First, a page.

Al Freeland was highly regarded in target shooting circles and a little known fact is that Winchester bought the rifle stocks from him for their famous .22 LR Model 52 International Match rifles introduced in 1969.

I should mention that the Martini action, so popular in England and its colonies, was actually designed by Henry O. Peabody of Boston and patented in 1862.  A Swiss inventor named Martini designed an excellent spiral spring striker for the Peabody action and his name stuck. To give credit where it is due, these actions should be called the Peabody-Martini.

I am certainly not the only person who likes .22 rim fire large frame revolvers.

The famous Winchester Model 52 rifles introduced in 1920 and made in several variations are full sized, heavy, precision rifles long popular with small-bore shooters. Remington’s counterparts are the Model 37 introduced in 1937, and its successor the 40 X. 40 X rim fire rifles have massive actions with double locking lugs of a size usually seen on center fire rifles.           

In 1957 I bought a brand new Colt Trooper revolver in .22 long rifle caliber from Cornwell and Kelty Hardware in Glendale, California. Their wholesaler for my revolver was the famous stock maker and author Monty Kennedy who I often watched and talked with when he was stocking at Apex Rifle in Sun Valley, California. The Trooper was built on the .41 caliber frame just like the Officers Model, Official Police, .357, and the Python. My Trooper had a flat top frame, four-inch barrel, Baughman ramp front sight, and adjustable target rear sight. It proved to be very accurate and because it was my first really good revolver; I valued it highly. I made ivory grips for it with a high relief carved American Liberty on the right grip.

Do not confuse the early Colt Trooper with the later Colt Trooper MK III, which was also available in .22 caliber. I handled a new .22 caliber Trooper MK III at Herb Bell’s gun shop south of Alturas, California when they first came out but it seemed crude compared to the early Trooper. The internal parts of the MK III were made of sintered powdered metal and did not appeal to me for strength and reliability reasons.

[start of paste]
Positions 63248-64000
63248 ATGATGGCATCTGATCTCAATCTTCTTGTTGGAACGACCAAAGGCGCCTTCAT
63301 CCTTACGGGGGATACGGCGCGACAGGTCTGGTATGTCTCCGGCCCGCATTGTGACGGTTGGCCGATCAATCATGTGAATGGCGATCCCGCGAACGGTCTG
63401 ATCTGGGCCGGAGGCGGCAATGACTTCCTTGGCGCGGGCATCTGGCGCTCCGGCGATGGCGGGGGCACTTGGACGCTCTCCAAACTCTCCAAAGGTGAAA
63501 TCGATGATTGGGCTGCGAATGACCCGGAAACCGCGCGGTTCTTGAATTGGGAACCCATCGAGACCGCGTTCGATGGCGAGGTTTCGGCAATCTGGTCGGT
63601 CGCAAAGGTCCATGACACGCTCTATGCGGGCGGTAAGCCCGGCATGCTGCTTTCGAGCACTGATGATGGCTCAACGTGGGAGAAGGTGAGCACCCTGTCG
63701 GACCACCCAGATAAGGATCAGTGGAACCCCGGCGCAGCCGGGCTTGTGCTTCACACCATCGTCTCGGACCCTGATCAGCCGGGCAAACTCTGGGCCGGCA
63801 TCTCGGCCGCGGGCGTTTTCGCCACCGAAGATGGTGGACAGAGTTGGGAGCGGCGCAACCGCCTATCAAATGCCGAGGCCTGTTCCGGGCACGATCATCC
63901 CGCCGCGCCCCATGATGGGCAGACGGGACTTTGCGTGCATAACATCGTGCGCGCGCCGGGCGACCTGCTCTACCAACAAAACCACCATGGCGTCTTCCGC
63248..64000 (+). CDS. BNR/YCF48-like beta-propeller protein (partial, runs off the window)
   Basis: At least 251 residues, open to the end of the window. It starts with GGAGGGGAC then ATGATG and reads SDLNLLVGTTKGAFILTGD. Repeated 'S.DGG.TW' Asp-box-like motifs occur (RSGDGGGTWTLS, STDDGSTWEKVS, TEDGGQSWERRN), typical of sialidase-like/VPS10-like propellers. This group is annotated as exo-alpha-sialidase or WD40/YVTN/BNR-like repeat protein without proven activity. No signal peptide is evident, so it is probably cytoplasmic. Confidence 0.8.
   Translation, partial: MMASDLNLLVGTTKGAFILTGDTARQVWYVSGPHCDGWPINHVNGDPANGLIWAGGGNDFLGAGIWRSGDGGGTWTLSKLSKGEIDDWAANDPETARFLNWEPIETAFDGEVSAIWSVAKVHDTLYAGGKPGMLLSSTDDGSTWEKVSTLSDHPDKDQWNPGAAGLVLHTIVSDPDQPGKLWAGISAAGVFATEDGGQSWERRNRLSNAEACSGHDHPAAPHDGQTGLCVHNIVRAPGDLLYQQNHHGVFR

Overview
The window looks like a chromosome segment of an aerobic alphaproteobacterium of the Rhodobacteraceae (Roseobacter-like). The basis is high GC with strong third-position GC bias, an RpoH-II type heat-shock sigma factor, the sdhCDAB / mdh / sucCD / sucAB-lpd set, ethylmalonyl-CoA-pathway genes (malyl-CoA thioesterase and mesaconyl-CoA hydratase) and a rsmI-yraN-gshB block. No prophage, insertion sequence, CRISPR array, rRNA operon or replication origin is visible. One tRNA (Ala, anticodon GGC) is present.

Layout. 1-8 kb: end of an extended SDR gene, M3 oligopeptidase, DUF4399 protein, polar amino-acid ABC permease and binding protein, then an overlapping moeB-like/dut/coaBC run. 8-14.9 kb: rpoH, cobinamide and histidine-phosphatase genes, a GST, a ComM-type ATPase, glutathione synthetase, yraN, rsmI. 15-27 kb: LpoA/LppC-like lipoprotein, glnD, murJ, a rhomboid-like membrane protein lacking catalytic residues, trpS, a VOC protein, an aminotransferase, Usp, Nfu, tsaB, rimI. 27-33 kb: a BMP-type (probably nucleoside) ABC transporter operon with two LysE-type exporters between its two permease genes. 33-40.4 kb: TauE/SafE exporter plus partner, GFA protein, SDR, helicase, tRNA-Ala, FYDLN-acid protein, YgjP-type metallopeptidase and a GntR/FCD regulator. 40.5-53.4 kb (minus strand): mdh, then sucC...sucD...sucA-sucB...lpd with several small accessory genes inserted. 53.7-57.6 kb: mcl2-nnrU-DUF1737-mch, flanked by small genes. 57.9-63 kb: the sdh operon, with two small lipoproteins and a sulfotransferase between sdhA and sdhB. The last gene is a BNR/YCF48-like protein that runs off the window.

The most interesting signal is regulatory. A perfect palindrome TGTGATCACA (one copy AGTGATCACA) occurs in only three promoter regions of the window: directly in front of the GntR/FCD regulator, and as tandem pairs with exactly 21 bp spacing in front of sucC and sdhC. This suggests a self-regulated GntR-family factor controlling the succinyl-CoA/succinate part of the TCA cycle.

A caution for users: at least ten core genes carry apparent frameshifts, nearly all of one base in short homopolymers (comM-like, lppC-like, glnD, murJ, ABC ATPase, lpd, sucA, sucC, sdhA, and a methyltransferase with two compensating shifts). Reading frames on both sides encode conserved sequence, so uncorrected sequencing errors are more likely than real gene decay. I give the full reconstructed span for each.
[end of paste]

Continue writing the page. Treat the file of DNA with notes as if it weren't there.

The 1981 Colt catalog listed and had a picture of their famous Python revolver in .22 caliber. I immediately ordered one from Colt, but they told me none had actually been produced. I even tried to special order one with engraving through the Colt Custom shop but still no luck. It would not surprise me to learn that Colt made a few trial models but if so; they were not for sale to the public. This was too bad since it would have been a good seller. Also in this“ I wish they would make” category is the Ruger Number 1 single shot rifle, which I keep hoping the factory will produce in .22 LR caliber.

Over the years I have shot several Officer’s Model Colts including a fine prewar Officer’s Model Target and an Officers Model Special with heavy barrel and high Colt master rear sight. All the Colt Officers Models I ever used were very accurate. Colt as early as 1883 even produced a few of their big Single Action Army revolvers, sometimes called the Peacemaker, in .22 rim fire.

There are modern heavy .22 rim firearms destined to be rare classics in time. One of my favorites is the model 252 revolver made by Freedom Arms in Wyoming. Chambered for .22 Long Rifle cartridges they are built on the same size extra strong heat-treated stainless steel frame as their powerful .454 Casull revolvers. Mine is one of only 200 special pre production models and I ordered it from Wayne Baker, President of Freedom Arms, when he was on a selling trip at Kim Pisor’s Trigger Hill gun shop in Salinas, California. Wayne had a case of sample guns, including a prototype of the 252 revolver. The tiny .22 caliber holes in the massive cylinder really appealed to me. With tight match chambers and a double firing pin, it is amazingly accurate. AmericanRifleman featured the model 252 on their July 1991 cover and pronounced it one of the most accurate handguns they ever tested.

I am certainly not the only person who likes .22 rim fire large frame revolvers. When Smith and Wesson brought out their famous N frame .357 Magnum in 1935; one of these big revolvers was special ordered and produced in .22 long rifle. Wouldn’t that be one to have?